This macro grabs all tabs and appends them formatted as a list to a note.

So, if you don’t use separate notes as a list and instead prefer to gather material in a single note then this is for you.

The output looks like this:


Since I image you won’t have a lot of these notes I choose to use a more concise approach when selecting one of your lists. I used an AppleScript well know to RocketINK readers to choose a list:

choose list

Next, there’s again the great script from Justin Lancy’s Veritrope which gets all links from the browser. And lastly we use a modified version of Federico Viticci’s append AppleScript](http://www.macstories.net/tutorials/quickly-append-browser-urls-to-evernote-with-keyboard-maestro/).

Additional notes:

  • there’s a Safari version, a Chrome version and a version with an IF condition which you can use if you run both browsers (25)6. Append Tabs to List [A]). Choose the one which best fits your needs.
  • if Evernote isn’t running the script will start it
  • there’s another macro which does the same thing but only for one tab

3.7 Markdown Selection As Note

Here we have the most simple use of Martin’s script. I just passes the current selection to Martin’s “MultiMarkdown → Evernote”. That’s it.

3.8 Markdown List As Separate Notes

This macro takes an input that is formatted like a Markdown list with inline links…

- [Macdrifter](http://macdrifter.com)
* [MacStories](http://macstories.net)
+ [Dune 2000](http://mygamesworld.tripod.com/games_dune2000/dune2000.html)

… and outputs each of the links as a separate Evernote note.

4. Tips & Ideas

Lastly, here are some thoughts on how to further improve this set of macros to make it more personal and useful.

Favorite Notebooks

If you have a huge list of Evernote notebooks and what to keep the “Select Evernote Notebook” dialog concise, built your own dialog with your favorite or most used notebooks.

You can find an example in the “Append Chrome Tabs to List” macro.

Automatically Add Tags For Specific Notebooks

I double-tag most of my notes. What I mean is that if I put something in my notebook “Recipes” the first tag I’ll enter will be “recipe”. Maybe you have a cupcake notebook, so you could modify the default tags for such a notebook via an IF action in Keyboard Maestro:

IF cupcake THEN add “recipe, cupcake, sweet, baking, sins”

More Comments

If you like the comment function if TKTK and what it in some other macros then just adjust them and copy them over.

Comments For Clearly

Add a comment prompt like some of the other macros use to the Clearly macro to make it even more useful.

Customized Browser Support

If you only use Safari or Chrome you can get rid of the IF condition in some of the macros that checks which browser is at the front. By doing this you can trigger the macro even when your browser window is not the active window.

On the other hand, if you’re constantly running two browsers then you could integrated said IF condition into the macros where it’s missing.

5. Last Words

This macro suite enables me to swiftly create notes. What I still have to get used to is that my data is tucked away in an app. With plain text I just open my list and theres the data ready to be worked with – on iOS I can still work with my data without no matter if I have an Internet connection or not (which wouldn’t be a problem if I’m a premium subscriber to Evernote… but at the moment it is).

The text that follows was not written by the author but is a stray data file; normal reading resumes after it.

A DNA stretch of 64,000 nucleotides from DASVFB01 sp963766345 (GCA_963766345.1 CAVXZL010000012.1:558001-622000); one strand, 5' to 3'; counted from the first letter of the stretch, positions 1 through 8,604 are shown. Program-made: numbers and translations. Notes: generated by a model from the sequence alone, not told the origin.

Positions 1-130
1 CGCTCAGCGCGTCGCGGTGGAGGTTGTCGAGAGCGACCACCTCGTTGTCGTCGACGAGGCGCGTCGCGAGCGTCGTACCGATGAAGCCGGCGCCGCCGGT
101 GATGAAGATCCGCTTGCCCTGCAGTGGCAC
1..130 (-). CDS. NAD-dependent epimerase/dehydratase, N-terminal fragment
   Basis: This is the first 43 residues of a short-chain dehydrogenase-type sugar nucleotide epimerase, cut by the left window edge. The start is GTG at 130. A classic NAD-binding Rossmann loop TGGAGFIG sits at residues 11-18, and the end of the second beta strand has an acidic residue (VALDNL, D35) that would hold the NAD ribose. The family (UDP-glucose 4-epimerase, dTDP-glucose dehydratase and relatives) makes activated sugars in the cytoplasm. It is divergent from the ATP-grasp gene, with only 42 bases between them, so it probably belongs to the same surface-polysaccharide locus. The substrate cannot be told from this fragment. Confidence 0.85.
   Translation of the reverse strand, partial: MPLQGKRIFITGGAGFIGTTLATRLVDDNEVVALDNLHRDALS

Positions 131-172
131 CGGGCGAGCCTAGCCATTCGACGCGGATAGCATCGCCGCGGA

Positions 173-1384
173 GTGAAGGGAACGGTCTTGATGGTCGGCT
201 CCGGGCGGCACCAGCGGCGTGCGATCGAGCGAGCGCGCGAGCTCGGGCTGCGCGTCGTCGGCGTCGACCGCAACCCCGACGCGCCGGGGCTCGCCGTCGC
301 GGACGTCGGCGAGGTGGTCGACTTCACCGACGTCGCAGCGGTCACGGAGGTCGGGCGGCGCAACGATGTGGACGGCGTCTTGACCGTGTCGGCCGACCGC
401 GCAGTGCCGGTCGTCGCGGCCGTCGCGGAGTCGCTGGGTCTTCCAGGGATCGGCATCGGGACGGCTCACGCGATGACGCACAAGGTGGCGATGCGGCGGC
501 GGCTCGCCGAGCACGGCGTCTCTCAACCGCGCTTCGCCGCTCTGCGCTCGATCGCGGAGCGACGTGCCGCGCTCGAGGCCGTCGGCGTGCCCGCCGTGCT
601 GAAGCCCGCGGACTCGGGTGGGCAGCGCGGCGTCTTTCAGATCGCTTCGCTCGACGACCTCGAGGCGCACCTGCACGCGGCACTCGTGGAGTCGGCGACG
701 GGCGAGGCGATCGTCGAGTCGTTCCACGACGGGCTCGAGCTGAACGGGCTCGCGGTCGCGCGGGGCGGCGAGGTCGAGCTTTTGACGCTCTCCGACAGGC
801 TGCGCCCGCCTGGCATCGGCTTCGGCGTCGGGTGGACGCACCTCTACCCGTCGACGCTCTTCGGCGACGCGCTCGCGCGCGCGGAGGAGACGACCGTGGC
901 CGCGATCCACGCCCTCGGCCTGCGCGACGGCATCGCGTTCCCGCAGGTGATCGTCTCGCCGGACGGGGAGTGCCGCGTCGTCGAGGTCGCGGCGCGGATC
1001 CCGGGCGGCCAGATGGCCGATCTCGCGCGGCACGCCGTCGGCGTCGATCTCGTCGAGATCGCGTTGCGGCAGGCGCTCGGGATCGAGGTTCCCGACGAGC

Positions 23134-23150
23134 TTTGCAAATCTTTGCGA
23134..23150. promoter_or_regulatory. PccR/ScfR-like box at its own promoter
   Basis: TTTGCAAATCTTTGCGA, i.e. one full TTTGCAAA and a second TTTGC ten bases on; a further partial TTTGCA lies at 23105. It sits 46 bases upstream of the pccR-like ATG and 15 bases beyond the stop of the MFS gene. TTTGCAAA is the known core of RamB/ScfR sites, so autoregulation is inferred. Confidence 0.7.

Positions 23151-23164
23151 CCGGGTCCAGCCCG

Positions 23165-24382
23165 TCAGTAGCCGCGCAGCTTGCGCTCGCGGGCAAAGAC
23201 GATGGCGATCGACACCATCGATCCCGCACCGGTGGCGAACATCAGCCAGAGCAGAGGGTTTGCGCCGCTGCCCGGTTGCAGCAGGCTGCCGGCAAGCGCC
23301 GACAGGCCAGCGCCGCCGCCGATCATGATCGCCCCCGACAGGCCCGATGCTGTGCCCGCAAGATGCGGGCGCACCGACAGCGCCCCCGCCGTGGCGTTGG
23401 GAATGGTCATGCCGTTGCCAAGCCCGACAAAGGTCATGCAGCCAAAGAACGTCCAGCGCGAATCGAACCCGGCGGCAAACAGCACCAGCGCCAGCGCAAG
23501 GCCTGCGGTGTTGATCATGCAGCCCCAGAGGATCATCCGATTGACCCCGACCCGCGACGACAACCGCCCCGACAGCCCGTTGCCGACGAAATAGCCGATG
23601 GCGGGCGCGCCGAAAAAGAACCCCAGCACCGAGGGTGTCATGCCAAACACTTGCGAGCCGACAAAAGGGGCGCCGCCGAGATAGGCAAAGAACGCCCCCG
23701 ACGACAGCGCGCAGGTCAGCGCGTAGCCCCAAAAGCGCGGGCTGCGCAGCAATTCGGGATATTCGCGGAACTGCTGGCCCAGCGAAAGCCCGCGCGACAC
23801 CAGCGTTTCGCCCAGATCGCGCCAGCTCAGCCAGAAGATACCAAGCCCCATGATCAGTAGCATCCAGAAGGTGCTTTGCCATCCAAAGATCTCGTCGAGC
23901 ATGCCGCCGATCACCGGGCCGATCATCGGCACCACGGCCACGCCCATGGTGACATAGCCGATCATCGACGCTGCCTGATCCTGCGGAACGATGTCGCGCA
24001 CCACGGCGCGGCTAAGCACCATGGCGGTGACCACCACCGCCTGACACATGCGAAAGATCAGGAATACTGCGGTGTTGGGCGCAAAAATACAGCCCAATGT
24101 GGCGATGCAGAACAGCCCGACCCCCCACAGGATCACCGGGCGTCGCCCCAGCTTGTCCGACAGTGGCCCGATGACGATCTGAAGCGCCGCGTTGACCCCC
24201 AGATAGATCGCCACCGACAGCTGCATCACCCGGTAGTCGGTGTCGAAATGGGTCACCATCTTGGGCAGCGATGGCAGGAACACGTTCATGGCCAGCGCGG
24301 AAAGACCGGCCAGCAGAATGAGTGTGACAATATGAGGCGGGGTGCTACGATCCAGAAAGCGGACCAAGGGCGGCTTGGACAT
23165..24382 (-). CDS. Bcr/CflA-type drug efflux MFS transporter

In conclusion, for the few running lists I keep that workflow is hard to beat. That’s why I still keep my plain text lists and use Evernote for gathering research material and collecting static web finds that I don’t modify or change in any way. More on that soon.

  1. All icons in the palette are from iconmonstr.

  2. My guess is this is because of Ruby 2.0, so if you have that one installed on an older Mac it might work there, too.

  3. It certainly works with the app, too, but I’d have to put some wait and pause actions in the macros. For a simpler maintenance I just kept the worklow in all macros instead of changed some to use the app.

  4. Yes. That’s exactly the kind (cheap) of wordplay slash pun you’re going after if English is not you’re native language. You just take what you can get and live with the shame for the rest of your life. \(-_- )

  5. Tip: if you don’t like this and only use one browser, you can get rid of the if statement and it will work without the browser being active, c.f. if you’re text editor is open.

  6. The macro consist of a modified version of an AppleScript by Joe Ross: “Evernote + Automator = Auto-combine PDFs”.

  7. The front matter is located at the top of your document and contains a set of metadata which doesn’t show up in the actual document but which is used to format the note in Evernote correctly, c.f. the tags, title, etc.

  8. Again, that’s why I didn’t choose to use my default editor. It usually has some documents opened and I don’t like to interfere with them.

  9. If I see myself using the URL chooser more often I will either divide this macro in two macro (one for each browser) or write an AppleScript that replaces the Keyboard Maestro dialog. I should probably contact one of my favorite Mac developers out there (aka Peter Lewis).

  10. Well, almost. I have used Keyboard Maestro percent encode function, when instead I should have encoded the URL’s properly like in the Clearly macro. I had some problems getting the output of OmniFocus x-callback-url to look nice, but have postponed this to some other time. Also the horizontal rule is gone and a dot is at the bottom. Ugly, but it works.

  11. Marker just got released as I wrote this. I’d love to play with it, but for now I invested enough time in Evernote for another two Christmases.

Better than Apple's Launchpad